Action for Tu B'Shvat: Suggestions from COEJL

Action for Tu B'Shvat: Suggestions from COEJL

December 23, 2002

COEJL Community e-bulletin #2
Coalition on the Environment and Jewish Life


TAKE ACTION: Not happy with the new fuel economy standards?
CELEBRATE: Host a Tu B'Shvat seder.
LEARN: Shabbat's environmental message.
GO GREEN: Which fish are friendliest?
SPOTLIGHT ON THE FIELD: NJEP's "Purchase with Prudence" Campaign


Tell the Administration 1.5 MPG Increase in Fuel Economy Isn't Good Enough!

On December 13, the Department of Transportation announced that it will seek an increase in average vehicle fuel economy standards by a mere 1.5 mpg by 2007. Yet average fuel economy is at its lowest level since 1980, and technology exists to increase it by 10 times as much as is being proposed! This negligible symbolic increase will only further delay meaningful action to address global warming and reliance on foreign oil. Write to U.S. Transportation Secretary Norman Mineta and tell him that the proposed increase is unacceptably low. Go to:


Turn Friday night into Tu B'Shvat.

This year, the Jewish New Year of Trees, is on Shabbat — Friday night January 17 and Saturday January 18. It's the perfect year to start the tradition of hosting a Tu B'Shvat seder — turn a Friday night or Saturday afternoon into an exciting Jewish environmental experience with family and friends. Go to: for everything you need to host a Tu B'Shvat seder this year!

Some COEJL Regional Affiliates with Tu B'Shvat events:
*COEJL of Southern CA: email —
*COEJL of Southern AZ:
*St. Louis JEI:


Shabbat's Environmental Message:

The weekly message of Shabbat rings with environmental import, if we but dare to understand it on its own terms...[T]o my mind, this profound and uniquely biblical institution is not intended to ennoble the human race but to humble it. With its incessant strictures against work, Shabbat reminds us of our earthly status as tenant and not overlord. To rest is to acknowledge our limitations. One day out of seven we cease to exercise our power to tinker and transform. Willful inactivity is a statement of subservience to a power greater than our own. — From "Tending to Our Cosmic Oasis" by Dr. Ismar Schorsch. Find the full text at:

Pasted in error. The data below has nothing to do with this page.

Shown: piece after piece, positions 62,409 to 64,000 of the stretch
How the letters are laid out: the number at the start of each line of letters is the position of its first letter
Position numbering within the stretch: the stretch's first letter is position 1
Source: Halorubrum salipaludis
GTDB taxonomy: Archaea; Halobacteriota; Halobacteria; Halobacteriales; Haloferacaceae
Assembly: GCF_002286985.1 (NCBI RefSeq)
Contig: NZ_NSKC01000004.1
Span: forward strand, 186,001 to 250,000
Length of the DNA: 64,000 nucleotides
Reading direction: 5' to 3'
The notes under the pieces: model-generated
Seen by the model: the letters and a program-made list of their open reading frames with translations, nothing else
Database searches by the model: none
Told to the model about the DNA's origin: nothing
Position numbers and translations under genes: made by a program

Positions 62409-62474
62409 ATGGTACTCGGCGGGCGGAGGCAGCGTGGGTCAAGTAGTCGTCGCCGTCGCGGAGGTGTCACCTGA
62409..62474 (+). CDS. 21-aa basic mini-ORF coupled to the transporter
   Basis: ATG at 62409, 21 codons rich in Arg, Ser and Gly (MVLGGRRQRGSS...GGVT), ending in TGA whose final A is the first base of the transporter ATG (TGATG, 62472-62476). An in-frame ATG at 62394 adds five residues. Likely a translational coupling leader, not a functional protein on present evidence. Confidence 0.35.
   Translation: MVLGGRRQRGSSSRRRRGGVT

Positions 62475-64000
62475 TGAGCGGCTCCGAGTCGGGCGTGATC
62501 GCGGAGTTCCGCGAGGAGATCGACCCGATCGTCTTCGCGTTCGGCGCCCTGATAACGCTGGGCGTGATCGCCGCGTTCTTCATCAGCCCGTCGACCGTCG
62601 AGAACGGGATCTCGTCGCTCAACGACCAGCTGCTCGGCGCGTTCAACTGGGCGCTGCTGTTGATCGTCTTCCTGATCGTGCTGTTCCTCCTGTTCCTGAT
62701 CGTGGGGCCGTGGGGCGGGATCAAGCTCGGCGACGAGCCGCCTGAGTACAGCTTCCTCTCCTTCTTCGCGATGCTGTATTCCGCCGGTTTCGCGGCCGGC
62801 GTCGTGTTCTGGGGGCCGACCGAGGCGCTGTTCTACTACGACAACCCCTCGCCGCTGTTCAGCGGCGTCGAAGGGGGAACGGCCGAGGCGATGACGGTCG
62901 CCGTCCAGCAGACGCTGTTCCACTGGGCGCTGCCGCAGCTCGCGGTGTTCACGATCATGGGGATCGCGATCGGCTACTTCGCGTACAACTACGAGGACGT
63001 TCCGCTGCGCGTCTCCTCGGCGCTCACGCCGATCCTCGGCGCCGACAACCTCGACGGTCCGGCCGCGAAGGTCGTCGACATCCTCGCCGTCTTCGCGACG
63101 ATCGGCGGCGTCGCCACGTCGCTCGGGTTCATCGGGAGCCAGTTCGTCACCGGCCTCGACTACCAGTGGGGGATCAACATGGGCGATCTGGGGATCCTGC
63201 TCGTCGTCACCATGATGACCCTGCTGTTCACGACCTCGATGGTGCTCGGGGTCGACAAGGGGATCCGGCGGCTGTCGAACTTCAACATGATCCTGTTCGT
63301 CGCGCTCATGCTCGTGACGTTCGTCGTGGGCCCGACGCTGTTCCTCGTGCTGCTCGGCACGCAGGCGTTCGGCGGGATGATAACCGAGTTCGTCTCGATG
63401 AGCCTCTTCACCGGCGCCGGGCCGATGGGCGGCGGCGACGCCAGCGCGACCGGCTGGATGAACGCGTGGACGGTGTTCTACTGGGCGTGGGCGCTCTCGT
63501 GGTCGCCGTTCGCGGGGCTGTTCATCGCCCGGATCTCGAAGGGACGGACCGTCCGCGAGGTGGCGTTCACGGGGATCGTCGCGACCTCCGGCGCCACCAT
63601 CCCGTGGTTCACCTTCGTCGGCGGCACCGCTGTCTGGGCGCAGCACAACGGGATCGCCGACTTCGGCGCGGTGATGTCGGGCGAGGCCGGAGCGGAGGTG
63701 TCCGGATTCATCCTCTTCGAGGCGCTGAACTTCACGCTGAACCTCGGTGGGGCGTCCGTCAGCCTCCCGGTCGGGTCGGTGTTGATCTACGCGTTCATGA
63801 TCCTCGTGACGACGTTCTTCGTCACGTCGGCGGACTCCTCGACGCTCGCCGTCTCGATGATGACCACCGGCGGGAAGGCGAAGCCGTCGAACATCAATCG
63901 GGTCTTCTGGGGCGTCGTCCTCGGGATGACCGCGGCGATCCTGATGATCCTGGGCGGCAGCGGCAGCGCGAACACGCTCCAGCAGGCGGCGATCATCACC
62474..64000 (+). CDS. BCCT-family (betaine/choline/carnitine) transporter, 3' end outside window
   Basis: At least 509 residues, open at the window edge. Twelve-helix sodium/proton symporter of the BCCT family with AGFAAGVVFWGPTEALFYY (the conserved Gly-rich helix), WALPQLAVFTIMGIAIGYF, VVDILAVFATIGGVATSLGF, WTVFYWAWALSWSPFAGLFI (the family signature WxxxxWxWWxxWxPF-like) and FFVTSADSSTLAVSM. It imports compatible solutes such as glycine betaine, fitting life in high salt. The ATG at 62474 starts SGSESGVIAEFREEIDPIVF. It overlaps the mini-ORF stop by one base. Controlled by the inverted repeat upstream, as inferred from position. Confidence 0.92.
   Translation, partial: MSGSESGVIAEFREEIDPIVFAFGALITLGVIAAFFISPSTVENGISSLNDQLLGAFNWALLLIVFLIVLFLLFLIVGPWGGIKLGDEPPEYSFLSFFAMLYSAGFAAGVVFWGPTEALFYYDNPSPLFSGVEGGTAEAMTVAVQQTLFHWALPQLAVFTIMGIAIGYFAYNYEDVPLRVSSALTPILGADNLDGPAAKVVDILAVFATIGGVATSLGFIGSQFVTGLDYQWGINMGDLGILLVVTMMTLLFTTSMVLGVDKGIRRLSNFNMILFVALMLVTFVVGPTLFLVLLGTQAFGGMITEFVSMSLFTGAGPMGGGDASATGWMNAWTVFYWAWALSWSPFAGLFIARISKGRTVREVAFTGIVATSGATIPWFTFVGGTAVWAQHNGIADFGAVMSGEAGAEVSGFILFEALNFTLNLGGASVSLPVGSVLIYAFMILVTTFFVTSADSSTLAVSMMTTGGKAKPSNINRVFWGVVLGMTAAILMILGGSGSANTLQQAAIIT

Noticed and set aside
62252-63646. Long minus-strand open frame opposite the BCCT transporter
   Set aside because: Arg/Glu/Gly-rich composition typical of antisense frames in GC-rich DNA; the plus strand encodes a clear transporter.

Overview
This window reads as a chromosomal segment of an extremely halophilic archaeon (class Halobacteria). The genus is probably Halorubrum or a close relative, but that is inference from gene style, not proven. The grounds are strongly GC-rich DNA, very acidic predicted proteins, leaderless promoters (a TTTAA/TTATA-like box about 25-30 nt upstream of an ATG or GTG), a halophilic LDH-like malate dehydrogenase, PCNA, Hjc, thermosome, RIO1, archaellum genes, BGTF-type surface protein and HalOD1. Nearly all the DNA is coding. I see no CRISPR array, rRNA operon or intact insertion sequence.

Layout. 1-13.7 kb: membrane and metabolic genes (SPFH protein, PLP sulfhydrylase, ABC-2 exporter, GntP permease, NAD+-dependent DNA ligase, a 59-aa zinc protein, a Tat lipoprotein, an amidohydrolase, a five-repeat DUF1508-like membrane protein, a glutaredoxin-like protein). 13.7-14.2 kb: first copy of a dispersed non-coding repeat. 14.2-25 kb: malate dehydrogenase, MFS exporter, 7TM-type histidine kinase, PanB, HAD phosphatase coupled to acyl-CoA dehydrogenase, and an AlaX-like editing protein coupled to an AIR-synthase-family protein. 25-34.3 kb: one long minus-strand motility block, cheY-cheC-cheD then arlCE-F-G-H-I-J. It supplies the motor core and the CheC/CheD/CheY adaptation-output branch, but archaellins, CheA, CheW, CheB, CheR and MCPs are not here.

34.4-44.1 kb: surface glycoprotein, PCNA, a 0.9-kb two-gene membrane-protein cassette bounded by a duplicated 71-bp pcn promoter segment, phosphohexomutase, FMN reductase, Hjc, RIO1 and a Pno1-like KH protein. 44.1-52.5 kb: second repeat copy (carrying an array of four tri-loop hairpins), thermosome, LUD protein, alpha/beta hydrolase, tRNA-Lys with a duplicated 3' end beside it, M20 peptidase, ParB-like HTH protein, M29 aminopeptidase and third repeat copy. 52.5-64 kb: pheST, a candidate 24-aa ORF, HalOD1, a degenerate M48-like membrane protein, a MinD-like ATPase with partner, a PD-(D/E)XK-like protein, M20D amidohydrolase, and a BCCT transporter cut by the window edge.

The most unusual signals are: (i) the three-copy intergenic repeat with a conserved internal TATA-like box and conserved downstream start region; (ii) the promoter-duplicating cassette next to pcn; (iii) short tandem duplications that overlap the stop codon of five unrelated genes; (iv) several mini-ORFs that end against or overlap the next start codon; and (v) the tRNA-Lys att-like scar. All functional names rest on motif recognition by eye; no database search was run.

Which fish is delish — and healthy?

In our quest to be healthy, many of us have increased our intake of fish. Yet, overfishing is endangering many fish species and mercury contamination endangers people — especially pregnant women and children — who eat certain fish. Luckily, watchdogs on the web can help us learn how to better protect our own health and that of the fisheries. (They even have wallet cards to carry around as a pocket reference next time you're out for a fish dinner.) As consumers, our buying power can encourage a sustainable marine market!

Monterey Bay Aquarium —
Audubon's Living Oceans —
Marine Stewardship Council —
Seafood Choices Alliance —


"Purchase with Prudence" to Protect the Environment and National Security

The Northwest Jewish Environmental Project (NJEP) organized a gathering in Portland, OR last month as part of the national Interfaith Clean Car Campaign. After sharing local success stories about reducing emissions,attendants were invited to test-drive alternative fuel vehicles and to learn about a car-sharing program. NJEP gave a congregational liaison training to help participants to take the message back to their synagogues and churches.


*News from the Interfaith Clean Car Campaign:

*Links to learn more about clean car

*New anthology "Judaism and Ecology" released by Harvard University Press.

*Sign up for Israeli Environmental Issues e-Newsletter

*COEJL Activist Receives Joshua Venture Grant

Jewish and Interfaith Topics: